Our lives are constantly changing.   Some days everything seems to be going our way:  we get all the lucky breaks, make all the green lights, get the parking place right up front, find money in a coat pocket.  Other days, not so much:  someone breaks up with us, we lose our job, get into an accident, break our favorite gadget.

It’s easy to feel gratitude on those good days.  We are grateful because good things are happening, and we like that!  If we are to be serious about our gratitude practice, however, we must also learn to be genuinely grateful on those not-so-great days.

We can start by being grateful EVEN THOUGH all that “bad” stuff is happening; we can find other, better, things to focus on and be grateful for.  Eventually, though, we can learn to be grateful BECAUSE those things are happening.  We can, if we so choose, learn to find the blessing in any situation.  The secret is to learn to stand our ground without resisting what is.

I’ve lived by the sea most of my life.  It’s where I go when I need to think. It’s also where I go when I need not to think.   I’ve spent a lot of time playing in the surf, walking the shoreline, and staring out to sea.   I’ve learned to read the ocean as a huge metaphor for this thing called Life.   Although I tend to go to the same stretch of beach every day  …  just as I live the same life every day … there is one thing that I have come to expect about both the ocean and life: every day is completely different.

Some days the sea is glassy and calm.  The waves lap the shore gently, like a kitten licking up milk.  On those days, even the smallest of kids can safely play in the shallow water without fear of being knocked over or swept out to sea. Along with all that safety, however, comes a hefty dose of boredom … kind of like what happens to many of us when our lives become too uneventful. Ironically, days when the beach is safest tend to be the days when it is most deserted.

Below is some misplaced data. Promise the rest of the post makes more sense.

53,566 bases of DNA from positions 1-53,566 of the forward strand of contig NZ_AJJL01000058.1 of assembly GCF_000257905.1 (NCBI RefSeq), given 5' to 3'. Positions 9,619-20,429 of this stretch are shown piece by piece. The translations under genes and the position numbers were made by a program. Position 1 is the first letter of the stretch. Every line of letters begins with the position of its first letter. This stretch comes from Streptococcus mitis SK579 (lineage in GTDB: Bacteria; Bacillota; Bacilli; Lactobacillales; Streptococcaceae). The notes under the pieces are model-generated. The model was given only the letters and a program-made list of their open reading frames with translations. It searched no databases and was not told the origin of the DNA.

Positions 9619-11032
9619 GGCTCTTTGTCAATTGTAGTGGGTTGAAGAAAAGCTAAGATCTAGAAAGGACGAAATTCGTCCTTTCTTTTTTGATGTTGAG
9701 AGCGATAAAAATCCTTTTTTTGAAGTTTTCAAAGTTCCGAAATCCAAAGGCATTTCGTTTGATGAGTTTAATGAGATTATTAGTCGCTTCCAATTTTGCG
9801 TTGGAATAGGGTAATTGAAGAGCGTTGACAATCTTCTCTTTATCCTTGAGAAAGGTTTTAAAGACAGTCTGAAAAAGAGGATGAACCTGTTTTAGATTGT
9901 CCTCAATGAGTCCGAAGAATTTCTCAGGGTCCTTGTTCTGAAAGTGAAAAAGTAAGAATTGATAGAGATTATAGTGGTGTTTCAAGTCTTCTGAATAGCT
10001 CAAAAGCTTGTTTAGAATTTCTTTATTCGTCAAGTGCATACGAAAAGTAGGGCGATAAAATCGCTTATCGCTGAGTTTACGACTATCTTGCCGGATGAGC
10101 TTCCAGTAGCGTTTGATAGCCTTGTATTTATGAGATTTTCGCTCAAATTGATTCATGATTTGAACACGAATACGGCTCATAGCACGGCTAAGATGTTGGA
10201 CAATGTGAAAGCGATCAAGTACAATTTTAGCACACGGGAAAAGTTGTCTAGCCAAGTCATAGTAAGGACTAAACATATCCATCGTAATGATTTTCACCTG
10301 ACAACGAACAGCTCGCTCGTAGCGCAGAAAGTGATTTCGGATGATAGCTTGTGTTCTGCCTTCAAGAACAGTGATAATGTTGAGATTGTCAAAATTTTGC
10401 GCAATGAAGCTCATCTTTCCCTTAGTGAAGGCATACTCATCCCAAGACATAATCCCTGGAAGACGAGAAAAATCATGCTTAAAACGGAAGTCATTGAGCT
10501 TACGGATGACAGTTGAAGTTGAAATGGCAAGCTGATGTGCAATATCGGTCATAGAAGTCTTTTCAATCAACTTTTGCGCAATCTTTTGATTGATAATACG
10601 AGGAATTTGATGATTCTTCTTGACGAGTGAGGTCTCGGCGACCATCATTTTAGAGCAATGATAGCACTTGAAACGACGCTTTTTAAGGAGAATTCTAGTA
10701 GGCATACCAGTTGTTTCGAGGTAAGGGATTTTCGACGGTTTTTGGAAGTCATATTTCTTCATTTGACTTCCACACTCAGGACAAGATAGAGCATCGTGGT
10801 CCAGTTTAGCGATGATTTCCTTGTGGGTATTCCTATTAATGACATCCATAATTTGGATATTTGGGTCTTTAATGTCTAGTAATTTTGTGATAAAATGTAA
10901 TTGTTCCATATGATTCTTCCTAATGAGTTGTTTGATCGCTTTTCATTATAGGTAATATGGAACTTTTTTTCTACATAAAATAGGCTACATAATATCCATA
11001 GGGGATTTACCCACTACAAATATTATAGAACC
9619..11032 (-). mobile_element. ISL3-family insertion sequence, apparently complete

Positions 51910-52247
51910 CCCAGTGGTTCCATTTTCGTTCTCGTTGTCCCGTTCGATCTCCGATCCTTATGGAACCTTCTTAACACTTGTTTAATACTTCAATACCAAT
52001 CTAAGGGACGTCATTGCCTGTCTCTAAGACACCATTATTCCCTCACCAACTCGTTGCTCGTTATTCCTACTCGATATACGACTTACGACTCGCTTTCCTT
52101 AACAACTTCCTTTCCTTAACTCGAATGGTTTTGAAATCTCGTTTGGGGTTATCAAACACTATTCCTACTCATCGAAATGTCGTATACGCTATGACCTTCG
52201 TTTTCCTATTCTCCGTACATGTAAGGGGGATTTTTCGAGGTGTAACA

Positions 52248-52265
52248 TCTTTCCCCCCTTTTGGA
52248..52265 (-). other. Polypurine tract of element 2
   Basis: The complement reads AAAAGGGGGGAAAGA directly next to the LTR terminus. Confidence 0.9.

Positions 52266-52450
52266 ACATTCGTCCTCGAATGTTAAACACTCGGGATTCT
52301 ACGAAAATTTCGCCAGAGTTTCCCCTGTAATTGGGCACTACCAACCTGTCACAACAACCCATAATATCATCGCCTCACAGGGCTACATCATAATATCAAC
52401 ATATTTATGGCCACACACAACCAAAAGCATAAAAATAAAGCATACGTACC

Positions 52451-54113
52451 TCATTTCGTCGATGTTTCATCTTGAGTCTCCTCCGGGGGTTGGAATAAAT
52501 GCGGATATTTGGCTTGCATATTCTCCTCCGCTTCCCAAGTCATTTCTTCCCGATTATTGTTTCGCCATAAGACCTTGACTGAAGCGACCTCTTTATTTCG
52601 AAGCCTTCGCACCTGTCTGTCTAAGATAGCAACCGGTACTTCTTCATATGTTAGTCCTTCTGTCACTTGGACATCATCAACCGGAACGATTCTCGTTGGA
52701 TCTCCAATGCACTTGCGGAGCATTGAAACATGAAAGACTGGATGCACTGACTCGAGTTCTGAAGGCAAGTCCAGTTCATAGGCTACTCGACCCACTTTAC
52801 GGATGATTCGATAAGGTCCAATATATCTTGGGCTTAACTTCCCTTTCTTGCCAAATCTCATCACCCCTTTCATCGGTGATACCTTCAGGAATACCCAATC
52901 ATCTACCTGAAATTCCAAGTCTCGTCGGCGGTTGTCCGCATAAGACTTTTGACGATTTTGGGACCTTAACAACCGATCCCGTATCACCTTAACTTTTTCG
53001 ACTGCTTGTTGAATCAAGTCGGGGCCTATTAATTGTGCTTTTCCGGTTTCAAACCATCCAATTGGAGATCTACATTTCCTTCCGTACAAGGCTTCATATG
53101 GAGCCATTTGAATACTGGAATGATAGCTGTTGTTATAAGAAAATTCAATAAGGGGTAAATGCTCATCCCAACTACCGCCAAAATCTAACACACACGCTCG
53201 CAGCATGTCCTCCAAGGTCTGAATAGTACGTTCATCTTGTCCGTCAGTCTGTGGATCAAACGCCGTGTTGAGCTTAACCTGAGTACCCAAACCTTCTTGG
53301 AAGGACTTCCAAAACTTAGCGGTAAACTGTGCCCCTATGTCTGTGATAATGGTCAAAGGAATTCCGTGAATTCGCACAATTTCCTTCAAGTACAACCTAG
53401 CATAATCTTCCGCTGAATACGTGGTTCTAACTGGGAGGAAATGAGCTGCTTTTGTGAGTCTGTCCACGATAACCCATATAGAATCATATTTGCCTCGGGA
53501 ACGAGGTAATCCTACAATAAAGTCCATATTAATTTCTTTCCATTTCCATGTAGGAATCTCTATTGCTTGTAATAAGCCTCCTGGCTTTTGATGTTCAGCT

On other days, however, the waves crash into the shore with so much force that if we’re not careful we can easily get knocked down.  If the waves come in too frequently we may not have time to catch our breath before we get hit again with the next wave.  This, too, happens to us in life: sometimes new things come into our lives (which is nice), but then too many new things start coming into our lives too quickly (which can be overwhelming).

Then there are days that the ocean looks deceptively safe with moderate waves hitting the beach at a leisurely interval.  When we get into the water, however, we discover a strong rip current under the surface, pulling everything out to sea. These are the most dangerous days of all; they are like the times in our life when some unseen force seems to be taking everything away from us.  I’ve had times like this, some quite recently, where I seemed to lose everything.  I lost a relationship, a job, my home, money, friends … everything, all at once.

On days when there is a strong undertow, the only safe thing to do is to keep both feet firmly planted in the ever-shifting sand and just let the sea take whatever it will.   Eventually it will become sated and stop.  If you drop something into the water and the sea tries to take it, just let it go.  If you give up your footing to go after it, you risk getting swept out to sea, where you could drown in just a few feet of water.

There will be times in life when everything you have seems to be getting swept out to sea. When that happens, stand your ground and just let it go.  Like the tide, life has it’s own rhythm of ebb and flow.  Things and people come into our lives, and things and people leave our lives, often before we are ready.  Be grateful for the having of them, and also for the letting go, for it is all part of this delicious cycle we call Life.

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